Cheers to Day Nine! Felicidades!

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Quarantine: 14 Days of Isolation Wines – Day Eight

For all you Riesling lovers, this post is for you today! We cannot possibly go through 14 days of isolation and not talk about Riesling at least once!

My friend Andreas Bender was in town recently, just before everything started to get really crazy and things started shutting down. He tossed aside his loathing for Pinot Gris and made a really cool wine with a blend of Grauburgunder and Weissburgunder, and called it ‘Pinot’, (my first time trying it). But of course, his favourite variety is Riesling (when you’re German, you don’t really have a choice!) and when this wine was first introduced to me, I really wanted to NOT like it. Why? The label was too whimsical and not serious enough for a riesling! But in the end, his talent as a winemaker won me over and the “I Love Mosel” riesling is a beautiful Riesling with incredible balance between the sugars and the acidity. So much so that it doesn’t even feel sweet. The tattoo on the bottle features the Mosel River underneath the heart on the bicep muscle and the wooden boxes are indicative of the boxes used to store the bottles. It’s not just a pretty label – it actually means something!

Expect to find pure freshness with tropical flavours, honeysuckle and lime notes, along with that zesty, searing acidity so beautiful in riesling wine.  I cannot tell you how fresh this wine is, it’s so freaking good! You really are drinking the Mosel when you have this wine and I love that this incurs that ‘sense of place’ that we all seem to be looking for in our wines these days!

We might be getting a little spicy with each other after eight days in isolation, so order some sushi or Thai food to pair with your little riesling! Prost!

 

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Quarantine: 14 Days of Isolation Wines – Day Seven

For those of you that are actually self isolating, or in quarantine, you’ve made it one week! Yay!

I must admit that today was difficult. I’m not even in quarantine, but I didn’t go to work today, so I felt a bit lost. And, here’s another confession: I’ve been in lounge pants all day – aka, jammy bottoms! The weather is not helping either. It’s pushing April and it’s still really cold outside! The sun was behind the clouds all day, and it was just…bleak. This whole thing makes me think of being on a farm in the middle of winter when it’s blizzarding and -40 outside. You’re stuck there. Fun times.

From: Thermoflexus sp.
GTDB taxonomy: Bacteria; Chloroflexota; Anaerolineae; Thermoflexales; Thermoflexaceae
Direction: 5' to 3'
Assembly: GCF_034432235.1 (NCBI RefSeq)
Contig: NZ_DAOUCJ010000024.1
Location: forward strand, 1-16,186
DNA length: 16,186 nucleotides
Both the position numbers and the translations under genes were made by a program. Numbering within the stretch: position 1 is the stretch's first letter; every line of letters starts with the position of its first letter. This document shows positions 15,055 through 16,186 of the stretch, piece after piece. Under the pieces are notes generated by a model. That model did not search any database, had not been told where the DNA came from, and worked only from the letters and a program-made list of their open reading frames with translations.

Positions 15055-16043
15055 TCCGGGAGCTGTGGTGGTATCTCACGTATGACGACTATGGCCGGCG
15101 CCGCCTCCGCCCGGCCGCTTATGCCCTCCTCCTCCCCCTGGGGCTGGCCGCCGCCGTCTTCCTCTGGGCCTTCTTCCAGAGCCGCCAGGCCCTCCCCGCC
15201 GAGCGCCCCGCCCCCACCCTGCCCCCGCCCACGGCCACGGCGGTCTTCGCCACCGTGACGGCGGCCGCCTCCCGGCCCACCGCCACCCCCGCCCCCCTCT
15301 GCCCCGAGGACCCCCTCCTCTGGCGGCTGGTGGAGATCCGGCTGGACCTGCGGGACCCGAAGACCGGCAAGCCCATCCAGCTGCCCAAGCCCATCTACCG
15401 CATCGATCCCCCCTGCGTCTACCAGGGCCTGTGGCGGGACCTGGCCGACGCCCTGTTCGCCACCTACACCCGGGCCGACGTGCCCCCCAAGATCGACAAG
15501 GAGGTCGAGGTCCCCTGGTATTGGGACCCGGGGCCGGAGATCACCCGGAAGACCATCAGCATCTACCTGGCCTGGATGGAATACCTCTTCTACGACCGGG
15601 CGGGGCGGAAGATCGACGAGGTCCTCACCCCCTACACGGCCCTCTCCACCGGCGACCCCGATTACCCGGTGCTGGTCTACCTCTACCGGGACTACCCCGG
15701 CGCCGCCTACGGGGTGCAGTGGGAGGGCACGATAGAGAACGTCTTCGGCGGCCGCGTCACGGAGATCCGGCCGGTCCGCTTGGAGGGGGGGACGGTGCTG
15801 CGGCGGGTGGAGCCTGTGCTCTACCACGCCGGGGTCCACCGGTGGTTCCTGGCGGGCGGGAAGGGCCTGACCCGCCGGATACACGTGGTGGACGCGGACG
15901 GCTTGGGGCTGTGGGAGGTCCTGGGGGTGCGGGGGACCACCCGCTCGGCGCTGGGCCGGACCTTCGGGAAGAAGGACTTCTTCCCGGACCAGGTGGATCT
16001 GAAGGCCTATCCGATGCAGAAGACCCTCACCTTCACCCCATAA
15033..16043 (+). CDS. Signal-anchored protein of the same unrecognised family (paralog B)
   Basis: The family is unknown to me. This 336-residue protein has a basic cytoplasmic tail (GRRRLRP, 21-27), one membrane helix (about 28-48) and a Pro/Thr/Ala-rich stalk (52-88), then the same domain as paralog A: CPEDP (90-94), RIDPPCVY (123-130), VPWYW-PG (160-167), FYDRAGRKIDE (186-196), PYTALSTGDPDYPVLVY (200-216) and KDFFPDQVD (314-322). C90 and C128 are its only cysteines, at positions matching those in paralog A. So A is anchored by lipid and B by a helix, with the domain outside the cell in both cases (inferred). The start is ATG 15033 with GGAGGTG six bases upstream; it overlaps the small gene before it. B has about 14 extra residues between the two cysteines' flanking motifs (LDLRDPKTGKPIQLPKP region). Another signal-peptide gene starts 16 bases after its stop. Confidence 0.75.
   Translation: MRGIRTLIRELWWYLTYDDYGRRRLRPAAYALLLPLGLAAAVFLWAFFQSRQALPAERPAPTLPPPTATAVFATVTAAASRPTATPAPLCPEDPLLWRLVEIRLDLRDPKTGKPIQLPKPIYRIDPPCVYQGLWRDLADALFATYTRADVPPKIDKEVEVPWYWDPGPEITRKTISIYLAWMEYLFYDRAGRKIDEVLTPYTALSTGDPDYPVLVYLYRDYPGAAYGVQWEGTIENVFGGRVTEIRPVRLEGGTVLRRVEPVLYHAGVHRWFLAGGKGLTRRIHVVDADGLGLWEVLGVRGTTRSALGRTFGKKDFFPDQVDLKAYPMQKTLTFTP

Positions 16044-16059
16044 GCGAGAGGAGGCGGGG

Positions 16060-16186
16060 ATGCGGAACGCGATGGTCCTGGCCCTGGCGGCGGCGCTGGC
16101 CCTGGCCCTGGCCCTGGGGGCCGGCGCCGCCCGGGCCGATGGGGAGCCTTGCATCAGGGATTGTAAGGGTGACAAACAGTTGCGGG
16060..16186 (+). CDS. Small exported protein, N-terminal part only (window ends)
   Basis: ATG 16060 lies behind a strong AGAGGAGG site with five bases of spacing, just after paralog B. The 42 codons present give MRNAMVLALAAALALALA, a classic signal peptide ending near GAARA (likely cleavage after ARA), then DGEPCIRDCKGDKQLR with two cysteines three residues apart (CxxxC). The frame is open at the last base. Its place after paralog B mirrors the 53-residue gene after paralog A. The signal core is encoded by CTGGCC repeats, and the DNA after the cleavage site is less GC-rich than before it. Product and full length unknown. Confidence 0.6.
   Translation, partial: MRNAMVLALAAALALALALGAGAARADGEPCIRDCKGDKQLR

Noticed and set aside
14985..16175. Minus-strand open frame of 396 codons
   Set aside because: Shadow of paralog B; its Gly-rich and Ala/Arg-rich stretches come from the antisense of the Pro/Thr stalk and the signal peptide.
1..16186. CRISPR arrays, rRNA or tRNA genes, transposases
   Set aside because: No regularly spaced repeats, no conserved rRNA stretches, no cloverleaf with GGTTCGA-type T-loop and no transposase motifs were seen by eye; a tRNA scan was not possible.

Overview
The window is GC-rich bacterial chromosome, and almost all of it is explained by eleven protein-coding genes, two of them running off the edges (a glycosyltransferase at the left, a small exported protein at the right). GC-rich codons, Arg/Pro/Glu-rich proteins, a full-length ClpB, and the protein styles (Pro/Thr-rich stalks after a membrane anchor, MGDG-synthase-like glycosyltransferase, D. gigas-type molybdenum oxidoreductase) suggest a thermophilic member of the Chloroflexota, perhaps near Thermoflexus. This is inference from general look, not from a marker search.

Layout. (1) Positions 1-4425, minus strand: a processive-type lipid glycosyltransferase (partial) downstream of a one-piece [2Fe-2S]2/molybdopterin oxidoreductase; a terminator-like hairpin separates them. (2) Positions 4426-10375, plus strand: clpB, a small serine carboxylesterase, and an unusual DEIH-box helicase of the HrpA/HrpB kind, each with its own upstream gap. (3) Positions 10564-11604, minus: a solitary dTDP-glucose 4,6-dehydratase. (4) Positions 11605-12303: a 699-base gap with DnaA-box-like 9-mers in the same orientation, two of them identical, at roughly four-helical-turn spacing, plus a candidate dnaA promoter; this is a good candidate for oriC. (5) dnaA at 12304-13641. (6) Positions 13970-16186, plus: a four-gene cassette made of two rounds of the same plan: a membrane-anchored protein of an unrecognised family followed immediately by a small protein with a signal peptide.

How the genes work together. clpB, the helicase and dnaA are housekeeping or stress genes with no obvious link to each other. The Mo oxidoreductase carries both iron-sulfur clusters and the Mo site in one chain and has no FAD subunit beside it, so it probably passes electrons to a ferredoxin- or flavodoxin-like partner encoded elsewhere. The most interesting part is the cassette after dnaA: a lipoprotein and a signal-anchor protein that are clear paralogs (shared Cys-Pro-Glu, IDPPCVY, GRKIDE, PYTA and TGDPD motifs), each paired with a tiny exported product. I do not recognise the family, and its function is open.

So to beat those the-calendar-says-it’s-spring-but-it’s-really-still-winter blues, let’s talk about rosé! Still increasingly popular, I’m not one to only drink rose in summer, rather all year round, as one should. However, there is still something that evokes a sunny day when one drinks rosé!

The Dal Cero family has certainly made their mark here in Alberta these last few years! The Ramato they currently produce is likely one of the top selling pinot grigios in the province for sure! But today my isolation wine is the Miralý, their rosé made from Sangiovese and Syrah, (plus a hint of Vermentino) and produced at their property in Tuscany (Tenuta Montecchiesi). FYI, the family is from Soave (Veneto), where their original property is, but also property in Cortona, and also in Valpolicella (Veneto). Fun fact: Under the Tuscan Sun was filmed in Cortona, which is the area in Tuscany known for growing Syrah. I must say that is is one of my favourite rosés, perfect for drinking all year round! You can find it for around $24 CAD.

The first thing you notice is of course the beautiful pale pink colour. Then the floral aromas of this rosé are quite mesmerizing. Throw in some red currant, tangerine, grapefruit and wild strawberry aromas and there’s no way you’re not going to have a sip! Great minerality, mouthwatering acidity and more red fruit flavours along with some wild dried herbs. It’s completely balanced with a super long finish. I love this wine (probably even more than the Ramato!) Then, if you want to kick it up a notch, go for the big sister the Versý, made from pretty much mostly Syrah, with a touch of Vermentino for freshness. Even lighter in colour than Miralý, it has layers and layers of complexity with the aromas and flavours changing after every sip. Peaches, pears, melons, floral aromas of rose and honeysuckle, and that vein of minerality. A serious rosé to be sure! It’s also something you might want to share with someone like-minded as it’s about $45 CAD…not your everyday drinking rosé.  But then again…if in isolation, why not bring out the good stuff, as you may not have another chance! Have a great evening and Salute!